"Ah, can't leave the toilet so sloppy. So many other people waiting here, unacceptable.." -- she wiped the seat slowly, thoroughly, and shuffled back to the bed. I let my hands hover closely by her side, and watched as she let the white sheets envelope her body again. I did not know that her lesson of simple etiquette would be one of the last cogent pieces of my grandmother to plant themselves in my memory.
I am still learning how to mourn for her as we watch travel shows on TVB, as we stroll familiar paths around Kissena Lake. She still asks me every time we part whether I will be home for dinner and I say yes. I won't come back until the next week, and she won't cook nor remember.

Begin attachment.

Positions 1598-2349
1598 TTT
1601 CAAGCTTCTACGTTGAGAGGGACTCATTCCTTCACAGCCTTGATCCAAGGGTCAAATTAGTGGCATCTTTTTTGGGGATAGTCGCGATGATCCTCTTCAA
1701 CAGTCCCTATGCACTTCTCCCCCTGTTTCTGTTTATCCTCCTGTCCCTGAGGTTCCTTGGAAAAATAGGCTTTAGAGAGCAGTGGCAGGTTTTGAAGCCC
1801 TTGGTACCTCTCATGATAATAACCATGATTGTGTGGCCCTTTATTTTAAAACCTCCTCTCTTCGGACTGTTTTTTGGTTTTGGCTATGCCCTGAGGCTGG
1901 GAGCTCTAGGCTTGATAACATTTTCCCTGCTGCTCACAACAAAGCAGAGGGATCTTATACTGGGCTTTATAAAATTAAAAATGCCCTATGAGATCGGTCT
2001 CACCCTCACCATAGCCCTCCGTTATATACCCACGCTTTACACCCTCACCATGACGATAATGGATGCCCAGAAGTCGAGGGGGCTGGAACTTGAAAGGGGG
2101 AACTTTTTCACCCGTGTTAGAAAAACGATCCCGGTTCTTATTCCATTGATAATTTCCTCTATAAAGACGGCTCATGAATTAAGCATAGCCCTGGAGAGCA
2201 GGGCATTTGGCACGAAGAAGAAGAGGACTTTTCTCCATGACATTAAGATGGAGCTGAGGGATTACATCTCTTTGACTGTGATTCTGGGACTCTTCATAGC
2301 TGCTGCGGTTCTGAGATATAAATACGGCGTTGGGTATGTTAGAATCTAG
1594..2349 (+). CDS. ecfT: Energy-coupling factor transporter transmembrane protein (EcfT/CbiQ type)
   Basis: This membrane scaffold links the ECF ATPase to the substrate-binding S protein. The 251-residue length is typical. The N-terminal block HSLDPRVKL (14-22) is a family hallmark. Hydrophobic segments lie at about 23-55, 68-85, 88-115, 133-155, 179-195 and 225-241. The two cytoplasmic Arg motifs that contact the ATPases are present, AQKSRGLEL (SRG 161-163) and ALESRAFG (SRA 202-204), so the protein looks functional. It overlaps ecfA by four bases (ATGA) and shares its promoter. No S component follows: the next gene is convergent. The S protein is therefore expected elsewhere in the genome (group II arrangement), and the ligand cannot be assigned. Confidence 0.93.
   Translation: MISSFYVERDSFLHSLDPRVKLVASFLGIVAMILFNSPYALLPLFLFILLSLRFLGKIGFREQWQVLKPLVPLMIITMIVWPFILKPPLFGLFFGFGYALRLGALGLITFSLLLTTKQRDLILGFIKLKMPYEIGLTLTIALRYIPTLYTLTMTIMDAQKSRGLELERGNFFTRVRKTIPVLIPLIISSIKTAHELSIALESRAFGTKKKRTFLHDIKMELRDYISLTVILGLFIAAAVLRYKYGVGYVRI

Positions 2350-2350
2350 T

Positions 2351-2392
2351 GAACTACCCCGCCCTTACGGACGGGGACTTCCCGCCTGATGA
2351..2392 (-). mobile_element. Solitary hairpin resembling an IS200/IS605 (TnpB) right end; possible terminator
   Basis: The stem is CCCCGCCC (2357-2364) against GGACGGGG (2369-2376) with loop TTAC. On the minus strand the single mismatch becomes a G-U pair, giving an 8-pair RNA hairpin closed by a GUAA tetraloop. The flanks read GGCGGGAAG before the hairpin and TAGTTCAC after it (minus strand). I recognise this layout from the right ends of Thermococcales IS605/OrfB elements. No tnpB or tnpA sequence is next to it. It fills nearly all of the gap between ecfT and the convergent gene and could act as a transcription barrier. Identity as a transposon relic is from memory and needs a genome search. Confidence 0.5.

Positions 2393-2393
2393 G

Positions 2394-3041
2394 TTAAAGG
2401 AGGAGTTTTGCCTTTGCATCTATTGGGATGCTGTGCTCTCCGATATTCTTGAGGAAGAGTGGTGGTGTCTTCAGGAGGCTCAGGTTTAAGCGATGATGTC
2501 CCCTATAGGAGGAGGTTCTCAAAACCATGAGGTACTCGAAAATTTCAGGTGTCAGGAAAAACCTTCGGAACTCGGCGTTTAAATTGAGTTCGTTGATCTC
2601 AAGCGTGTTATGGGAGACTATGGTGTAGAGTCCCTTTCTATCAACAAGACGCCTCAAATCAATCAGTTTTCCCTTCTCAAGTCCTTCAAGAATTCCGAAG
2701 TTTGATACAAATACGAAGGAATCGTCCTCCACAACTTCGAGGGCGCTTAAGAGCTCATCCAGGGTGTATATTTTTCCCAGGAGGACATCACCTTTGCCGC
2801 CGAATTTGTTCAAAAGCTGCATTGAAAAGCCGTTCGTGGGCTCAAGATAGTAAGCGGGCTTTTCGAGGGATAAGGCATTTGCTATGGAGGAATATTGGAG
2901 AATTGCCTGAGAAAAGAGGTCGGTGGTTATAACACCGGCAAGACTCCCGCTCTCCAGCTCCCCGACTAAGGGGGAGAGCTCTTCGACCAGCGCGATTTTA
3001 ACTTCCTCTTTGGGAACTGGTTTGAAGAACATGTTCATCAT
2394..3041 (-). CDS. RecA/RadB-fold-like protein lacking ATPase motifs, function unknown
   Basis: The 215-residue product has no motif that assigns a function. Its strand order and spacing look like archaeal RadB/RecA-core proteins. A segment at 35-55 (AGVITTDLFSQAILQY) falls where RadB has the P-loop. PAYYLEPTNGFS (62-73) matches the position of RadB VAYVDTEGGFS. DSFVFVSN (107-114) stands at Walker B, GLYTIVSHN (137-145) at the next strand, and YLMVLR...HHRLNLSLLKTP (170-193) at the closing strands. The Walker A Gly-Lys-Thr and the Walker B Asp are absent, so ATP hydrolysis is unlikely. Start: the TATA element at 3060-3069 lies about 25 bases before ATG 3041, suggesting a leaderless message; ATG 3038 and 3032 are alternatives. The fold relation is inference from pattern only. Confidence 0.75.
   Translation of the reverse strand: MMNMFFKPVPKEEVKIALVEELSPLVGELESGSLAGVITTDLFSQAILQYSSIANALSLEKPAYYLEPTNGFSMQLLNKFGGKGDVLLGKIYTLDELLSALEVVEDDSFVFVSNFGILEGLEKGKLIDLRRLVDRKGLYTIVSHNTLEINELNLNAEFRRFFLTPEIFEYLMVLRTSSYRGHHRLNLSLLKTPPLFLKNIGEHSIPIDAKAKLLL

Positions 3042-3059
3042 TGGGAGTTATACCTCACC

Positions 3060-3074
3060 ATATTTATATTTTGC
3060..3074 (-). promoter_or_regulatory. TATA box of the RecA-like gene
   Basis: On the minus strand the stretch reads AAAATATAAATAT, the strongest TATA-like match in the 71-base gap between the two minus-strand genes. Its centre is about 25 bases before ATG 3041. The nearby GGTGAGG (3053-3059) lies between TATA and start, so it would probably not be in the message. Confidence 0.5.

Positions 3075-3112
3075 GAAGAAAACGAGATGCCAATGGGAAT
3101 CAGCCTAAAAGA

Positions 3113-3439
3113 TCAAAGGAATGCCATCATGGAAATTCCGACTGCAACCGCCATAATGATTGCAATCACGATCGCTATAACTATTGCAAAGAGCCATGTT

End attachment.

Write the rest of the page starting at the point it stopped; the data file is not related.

I want to let go of who she was so I can love her fully as she is, rather than fulfilling an obligation to care for the woman who put so much care into my being. Even now I look down and find myself muddled in a misery I can't explain, much less escape. Minced garlic, park benches, mugwort on the sidewalks -- the triggers are less overwhelming now, but the ache remains.
Maybe it is mostly regret, anger at my family and self for not seeing her suffering before she was almost gone.